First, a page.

“I knew we had touched a nerve a few years ago when he said he’d have more time to watch Sex and the City if he lost his re-election.”
The actress Sarah Jessica Parker was recalling a conversation with former Prime Minister of Israel Ehud Barak.
Barak – now Israel’s defence minister – cannot have been top-of-mind when the show’s writers sat down to craft an episode each week. But his mention of the series – which came to an end after six years in 2004 – pointed to its massive success.
For a generation of professional-women, Sex and the City offered a witty and enlightened view on working life and relationships. It also offered a feminine take on issues often considered too taboo for prime time, carrying it all off in an edgy and stylish way that even lured the occasional male viewer. Israeli prime ministers included, it seems.
So no surprise that a TV company in China seems to have had a commercial hit with its own Sex and the City spin-off.
But in a twist perhaps designed to keep the intellectual property lawyers at bay, the roles have been reversed.
No longer is it four female characters agonising over calorie counts and shoe collections. Instead, the Chinese series, Nanren Bang, or Men’s Club, offers a radical alternative, featuring three male friends.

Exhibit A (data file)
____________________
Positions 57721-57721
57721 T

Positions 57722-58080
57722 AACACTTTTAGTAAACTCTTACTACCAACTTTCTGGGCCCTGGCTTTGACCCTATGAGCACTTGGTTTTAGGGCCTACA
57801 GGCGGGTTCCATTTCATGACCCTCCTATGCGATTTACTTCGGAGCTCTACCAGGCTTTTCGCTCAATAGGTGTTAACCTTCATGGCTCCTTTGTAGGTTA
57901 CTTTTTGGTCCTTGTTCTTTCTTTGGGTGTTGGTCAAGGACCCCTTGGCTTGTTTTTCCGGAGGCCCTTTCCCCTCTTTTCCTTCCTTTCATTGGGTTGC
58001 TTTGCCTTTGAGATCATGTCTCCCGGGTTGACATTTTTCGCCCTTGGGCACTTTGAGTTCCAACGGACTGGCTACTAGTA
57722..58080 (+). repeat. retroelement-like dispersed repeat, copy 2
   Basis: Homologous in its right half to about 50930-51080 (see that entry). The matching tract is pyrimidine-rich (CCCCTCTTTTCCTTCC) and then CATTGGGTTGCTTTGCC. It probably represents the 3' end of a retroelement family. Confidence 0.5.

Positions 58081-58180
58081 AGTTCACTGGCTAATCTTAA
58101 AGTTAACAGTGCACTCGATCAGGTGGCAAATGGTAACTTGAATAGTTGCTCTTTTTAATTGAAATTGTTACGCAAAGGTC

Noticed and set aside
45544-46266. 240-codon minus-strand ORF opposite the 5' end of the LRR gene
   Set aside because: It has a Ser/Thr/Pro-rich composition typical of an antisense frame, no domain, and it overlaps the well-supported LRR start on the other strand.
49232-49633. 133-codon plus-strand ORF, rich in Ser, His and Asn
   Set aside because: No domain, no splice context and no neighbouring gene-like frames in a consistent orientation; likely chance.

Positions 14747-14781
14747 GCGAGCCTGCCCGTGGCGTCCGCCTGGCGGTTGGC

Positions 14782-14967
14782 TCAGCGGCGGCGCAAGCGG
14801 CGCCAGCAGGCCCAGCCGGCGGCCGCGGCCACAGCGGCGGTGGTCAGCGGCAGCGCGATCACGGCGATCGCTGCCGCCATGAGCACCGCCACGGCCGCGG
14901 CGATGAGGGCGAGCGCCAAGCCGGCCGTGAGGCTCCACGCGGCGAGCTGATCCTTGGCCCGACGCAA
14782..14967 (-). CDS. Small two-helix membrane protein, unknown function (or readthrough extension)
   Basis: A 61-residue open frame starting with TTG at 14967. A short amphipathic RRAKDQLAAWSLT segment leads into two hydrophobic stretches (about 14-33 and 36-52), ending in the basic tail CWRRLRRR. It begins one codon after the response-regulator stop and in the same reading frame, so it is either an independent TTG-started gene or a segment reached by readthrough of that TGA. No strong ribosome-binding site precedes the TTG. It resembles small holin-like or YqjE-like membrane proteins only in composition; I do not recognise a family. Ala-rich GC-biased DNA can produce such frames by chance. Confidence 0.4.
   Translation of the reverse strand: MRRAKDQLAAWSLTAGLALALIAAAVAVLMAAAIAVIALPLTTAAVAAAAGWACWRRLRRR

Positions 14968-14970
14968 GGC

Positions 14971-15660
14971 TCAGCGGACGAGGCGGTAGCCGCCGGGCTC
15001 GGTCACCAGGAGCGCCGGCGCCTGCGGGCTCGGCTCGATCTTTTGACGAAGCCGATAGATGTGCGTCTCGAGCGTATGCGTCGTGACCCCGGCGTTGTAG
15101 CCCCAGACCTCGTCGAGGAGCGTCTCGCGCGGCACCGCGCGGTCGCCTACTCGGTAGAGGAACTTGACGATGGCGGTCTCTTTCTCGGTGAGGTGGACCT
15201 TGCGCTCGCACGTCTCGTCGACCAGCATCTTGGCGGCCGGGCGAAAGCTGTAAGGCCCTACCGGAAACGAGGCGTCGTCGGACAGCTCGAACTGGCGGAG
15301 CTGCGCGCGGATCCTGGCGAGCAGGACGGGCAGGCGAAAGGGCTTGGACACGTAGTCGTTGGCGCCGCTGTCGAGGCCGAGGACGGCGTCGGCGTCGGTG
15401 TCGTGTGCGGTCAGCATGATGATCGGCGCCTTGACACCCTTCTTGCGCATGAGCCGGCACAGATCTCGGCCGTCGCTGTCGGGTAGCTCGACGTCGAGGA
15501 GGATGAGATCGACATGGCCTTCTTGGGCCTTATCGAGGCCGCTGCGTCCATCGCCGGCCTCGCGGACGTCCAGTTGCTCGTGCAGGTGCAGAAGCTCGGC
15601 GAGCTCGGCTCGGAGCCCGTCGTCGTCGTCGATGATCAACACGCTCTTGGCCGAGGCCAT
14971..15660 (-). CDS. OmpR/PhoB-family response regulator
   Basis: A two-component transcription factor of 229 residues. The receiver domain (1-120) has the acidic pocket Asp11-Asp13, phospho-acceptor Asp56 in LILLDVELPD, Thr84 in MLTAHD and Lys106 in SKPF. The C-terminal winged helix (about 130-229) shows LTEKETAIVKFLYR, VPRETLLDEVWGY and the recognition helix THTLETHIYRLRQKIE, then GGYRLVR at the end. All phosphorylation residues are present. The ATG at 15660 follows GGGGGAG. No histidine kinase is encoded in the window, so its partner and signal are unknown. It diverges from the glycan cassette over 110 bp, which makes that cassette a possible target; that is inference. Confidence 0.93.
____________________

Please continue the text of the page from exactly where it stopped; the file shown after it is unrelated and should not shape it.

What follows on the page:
There are some similarities with the American hit. Main character Gu Xiaobai, like Carrie Bradshaw, has a column in a magazine in which he offers his view on relationships. Gu is played by actor Sun Honglei, who earlier featured in popular TV show Lurk (see WiC13) and also in hit movie If Your Are the One 2 (see WiC91).
Similar to Sex and the City, each show also starts with a voiceover in which Gu mulls a topic for his column, albeit of more masculine design, such as why men prefer younger women, or whether they should show weakness in front of the woman they like.
Gu then discusses these ideas with his buddies, against a panorama of plush apartments and coffee shops in modern Shanghai (the script ensures plenty of chats at the wheel of a Toyota too, one of the show’s sponsors).
Gu’s friends are Luo Shuquan, who is representative of what the Chinese term the ‘economic type’ – he’s safe and dull and works in IT – and Zuo Yongbang, who is richer, in his forties and manages a public relations firm.
The finale was last Saturday and as a format it seems to have kept viewers interested.
Most of the top local networks showed it simultaneously over 15 consecutive days, with two episodes back-to-back per night, and it has since been watched on six different online video-sharing sites (including Tudou and Youku) over 500 million times.
That is a record for online viewing, in case you are wondering.
The appeal? Women, apparently, have been drawn to the dialogue, thinking it’s a way of getting inside the mind of the Chinese male.
A few men have even been claiming to be interested in some of the insight on offer (“why, when a woman cries do people show sympathy for her, while a man’s crying only brings contempt or condescension?”)
But no doubt the procession of actresses gracing each episode has helped to retain more of the male audience (see photo). It helps that in the course of the 30 episodes, the guys churn through a succession of shapely girlfriends.